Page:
Tuesday, March 26, 2013

Lambing Saga 2013

Our 2013 experiment in lambing is becoming enough of a fading memory to blog about. We decided we'd like to try raising some cross bred lambs from our Scottish Blackface ewes and a few other assorted ewes that we had. We wanted some new sheep for dog training. We bought a nice cheviot ram lamb. We weren't sure if the ewes got serviced because the Scottie ewes were constantly beating up the young cheviot. Time marched on. The Cheviot went to another pasture to live with some wethers, the first of January. A couple of weeks later, we noticed that the first young ewe, not a Scottie, was making a bag. Well OK! The Cheviot ram lamb had bred at least one ewe. We prepared. Or at least we thought we prepared. Wrong.

We'd had a few lambs in the past, but only from hair sheep or hair sheep crosses. The ewes popped them out. We'd had few to no problems. What's the big deal with lambing, we thought? Wrong!

On Super Bowl Sunday the first ewe, not a Scottie but a St Croix/Dorper cross, decided to lamb. Unfortunately by the time we saw her trying to have her lamb, she had already given up. The end result was that the lamb's head was turned all the way backwards over it's back. The Worst Case Scenario, we were told, by one of our sheep mentors via I-phone. We (barely) saved the ewe but not the lamb. That's the short and sanitized version of the ordeal. After that we did not look forward to the rest of the ewes' progress.

We quickly called our shearer and asked him to come out and tag the Scotties so we could at least see what was going on. Upon inspection with him there we found that most of them were making udders. Oh my. The Cheviot lamb had been much more successful in his efforts than we had imagined.

Within another couple of weeks we were fully into lambing. The first day, three ewes lambed. The first three were experienced ewes who had had a lamb before and none needed help with pulling. The first Scottie had twin ram lambs. All OK. Whew! The second ewe, another Scottie, had triplets! Oh my! Things were looking up. That night, the third ewe, a Barbados (who had successfully raised a lamb before) had a single large ram lamb. And promptly rejected him. We tried all the tricks the next day and part of the next: we tied her up in a small space, and tried to get her to accept him. She was in fact violently opposed to the poor lamb who was loosing condition. We started bottle feeding him just to get him some nutrition. He sucked it down hungrily. We were learning encylopedias of stuff about lambing, daily. Fortunately there was a family who wanted him to raise a bottle lamb. Off he went, much better fate for the lamb. Non-Mother of the Year Barb, was kicked back out to the pasture.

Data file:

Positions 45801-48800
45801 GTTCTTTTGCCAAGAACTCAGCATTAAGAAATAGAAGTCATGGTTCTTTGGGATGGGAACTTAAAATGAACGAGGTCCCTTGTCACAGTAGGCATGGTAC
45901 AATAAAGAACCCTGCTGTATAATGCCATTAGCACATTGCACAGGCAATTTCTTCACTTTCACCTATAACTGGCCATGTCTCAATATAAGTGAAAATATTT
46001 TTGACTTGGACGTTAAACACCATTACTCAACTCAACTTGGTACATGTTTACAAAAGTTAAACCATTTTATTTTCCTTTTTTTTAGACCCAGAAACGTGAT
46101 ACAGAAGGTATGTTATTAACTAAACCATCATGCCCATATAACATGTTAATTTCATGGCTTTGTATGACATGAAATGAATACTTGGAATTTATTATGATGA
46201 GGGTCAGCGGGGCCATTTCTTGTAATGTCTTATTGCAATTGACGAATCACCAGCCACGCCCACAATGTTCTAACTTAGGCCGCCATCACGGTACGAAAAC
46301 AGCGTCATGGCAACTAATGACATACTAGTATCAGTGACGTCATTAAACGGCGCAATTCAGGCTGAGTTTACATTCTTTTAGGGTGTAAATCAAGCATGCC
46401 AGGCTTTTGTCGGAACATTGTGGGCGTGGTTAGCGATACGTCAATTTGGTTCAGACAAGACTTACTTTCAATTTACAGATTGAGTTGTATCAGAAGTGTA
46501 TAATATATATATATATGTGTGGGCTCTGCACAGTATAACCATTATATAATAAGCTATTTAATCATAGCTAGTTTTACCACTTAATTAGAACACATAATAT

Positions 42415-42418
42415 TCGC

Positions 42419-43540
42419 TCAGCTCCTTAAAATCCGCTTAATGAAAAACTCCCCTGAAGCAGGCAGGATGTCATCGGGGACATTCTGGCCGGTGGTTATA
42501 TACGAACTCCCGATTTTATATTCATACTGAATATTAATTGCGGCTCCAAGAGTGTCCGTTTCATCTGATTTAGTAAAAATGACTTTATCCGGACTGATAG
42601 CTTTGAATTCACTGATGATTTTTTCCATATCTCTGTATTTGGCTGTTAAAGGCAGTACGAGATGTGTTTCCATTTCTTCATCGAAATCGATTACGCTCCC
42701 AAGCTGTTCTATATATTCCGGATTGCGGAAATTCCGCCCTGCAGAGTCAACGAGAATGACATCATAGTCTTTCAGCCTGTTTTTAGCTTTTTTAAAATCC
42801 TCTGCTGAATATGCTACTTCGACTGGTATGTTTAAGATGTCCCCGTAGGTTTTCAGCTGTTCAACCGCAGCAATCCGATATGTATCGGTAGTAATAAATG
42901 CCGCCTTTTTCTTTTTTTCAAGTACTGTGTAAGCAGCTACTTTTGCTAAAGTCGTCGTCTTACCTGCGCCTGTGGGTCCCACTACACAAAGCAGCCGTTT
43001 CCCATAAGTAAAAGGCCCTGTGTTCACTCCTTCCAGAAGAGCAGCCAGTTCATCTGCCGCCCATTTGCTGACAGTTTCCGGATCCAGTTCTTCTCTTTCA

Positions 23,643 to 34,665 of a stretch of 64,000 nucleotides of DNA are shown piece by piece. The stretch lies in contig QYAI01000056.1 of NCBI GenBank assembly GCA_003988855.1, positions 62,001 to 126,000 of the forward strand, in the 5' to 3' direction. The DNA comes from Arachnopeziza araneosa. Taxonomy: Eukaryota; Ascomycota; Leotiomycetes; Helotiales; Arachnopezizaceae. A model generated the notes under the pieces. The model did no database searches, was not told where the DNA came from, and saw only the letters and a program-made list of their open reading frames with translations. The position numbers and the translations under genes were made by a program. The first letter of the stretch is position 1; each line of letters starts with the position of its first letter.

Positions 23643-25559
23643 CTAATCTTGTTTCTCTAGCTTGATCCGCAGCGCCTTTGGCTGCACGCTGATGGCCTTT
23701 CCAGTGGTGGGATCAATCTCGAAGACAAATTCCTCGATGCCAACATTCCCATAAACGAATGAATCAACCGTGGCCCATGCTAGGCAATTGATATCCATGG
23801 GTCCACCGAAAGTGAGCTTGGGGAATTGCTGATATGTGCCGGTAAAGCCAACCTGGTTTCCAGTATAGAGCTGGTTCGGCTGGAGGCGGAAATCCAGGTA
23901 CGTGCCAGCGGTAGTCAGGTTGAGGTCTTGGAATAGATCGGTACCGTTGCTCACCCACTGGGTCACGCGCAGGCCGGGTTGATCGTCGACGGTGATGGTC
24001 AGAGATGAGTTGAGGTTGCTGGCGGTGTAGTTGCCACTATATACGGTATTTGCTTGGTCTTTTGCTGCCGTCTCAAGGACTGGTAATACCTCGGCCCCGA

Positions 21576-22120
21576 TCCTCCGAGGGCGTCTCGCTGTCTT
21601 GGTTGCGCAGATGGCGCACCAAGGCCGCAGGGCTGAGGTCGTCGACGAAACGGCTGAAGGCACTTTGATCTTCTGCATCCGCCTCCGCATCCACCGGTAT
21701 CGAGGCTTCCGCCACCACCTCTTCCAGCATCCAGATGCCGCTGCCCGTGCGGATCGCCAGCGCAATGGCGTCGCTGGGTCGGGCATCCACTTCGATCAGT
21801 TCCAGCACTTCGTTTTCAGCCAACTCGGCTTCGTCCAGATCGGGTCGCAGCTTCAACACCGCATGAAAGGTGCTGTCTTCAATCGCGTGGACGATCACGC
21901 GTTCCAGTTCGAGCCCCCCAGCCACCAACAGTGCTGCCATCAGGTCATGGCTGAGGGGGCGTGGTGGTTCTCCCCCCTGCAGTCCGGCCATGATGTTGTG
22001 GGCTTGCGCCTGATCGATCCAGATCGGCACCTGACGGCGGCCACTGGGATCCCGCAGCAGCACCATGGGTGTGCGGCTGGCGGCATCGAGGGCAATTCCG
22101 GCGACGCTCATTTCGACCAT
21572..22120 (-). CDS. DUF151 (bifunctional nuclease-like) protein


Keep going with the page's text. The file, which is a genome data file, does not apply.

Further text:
Meanwhile one of the triplets got slammed into the fence in a brief moment when the ewes were too close together when we brought them in for the night. One of the other ewes who had not lambed yet I guess took a dislike to her. We lost that lamb the next night. So the ewe with triplets was now down to a pair. We were sort of in shell shock by this time knowing that we still had three first-timer Scottie ewes left to go. Everything in the book was being thrown at us, we thought.

From that point on we had to pull a lamb every two to three days. The next ewe had a pair of twins and we were only able to save one of them; they both had to be pulled. The next ewe had a single ewe lamb, again, it had to be pulled. By this time we were just resigned to pulling all of them. The last one, had a pair of twins on a Sunday, thankfully, the day before Zamora Pro-Novice trial. Again we had to pull both; the first one in the right position and the second one breach, with back legs first.

The Barbados ewe, who rejected her lamb but used to be a pretty good puppy training, quiet sheep, has subsequently lost her mind. She has adopted the white ewe who lost her lamb on Super Bowl Sunday and they are inseparable. It is a wacky bunch. She runs.